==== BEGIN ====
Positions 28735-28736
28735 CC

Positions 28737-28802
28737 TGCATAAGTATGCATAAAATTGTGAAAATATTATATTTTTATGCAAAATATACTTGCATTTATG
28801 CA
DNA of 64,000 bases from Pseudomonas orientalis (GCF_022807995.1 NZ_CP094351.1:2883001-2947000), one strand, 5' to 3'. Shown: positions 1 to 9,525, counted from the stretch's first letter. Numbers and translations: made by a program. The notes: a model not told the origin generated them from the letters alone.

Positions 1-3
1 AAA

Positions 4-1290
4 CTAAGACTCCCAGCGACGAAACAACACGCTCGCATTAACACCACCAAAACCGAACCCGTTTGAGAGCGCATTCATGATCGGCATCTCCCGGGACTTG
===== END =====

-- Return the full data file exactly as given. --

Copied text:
Positions 28735-28736
28735 CC

Positions 28737-28802
28737 TGCATAAGTATGCATAAAATTGTGAAAATATTATATTTTTATGCAAAATATACTTGCATTTATG
28801 CA
DNA of 64,000 bases from Pseudomonas orientalis (GCF_022807995.1 NZ_CP094351.1:2883001-2947000), one strand, 5' to 3'. Shown: positions 1 to 9,525, counted from the stretch's first letter. Numbers and translations: made by a program. The notes: a model not told the origin generated them from the letters alone.

Positions 1-3
1 AAA

Positions 4-1290
4 CTAAGACTCCCAGCGACGAAACAACACGCTCGCATTAACACCACCAAAACCGAACCCGTTTGAGAGCGCATTCATGATCGGCATCTCCCGGGACTTG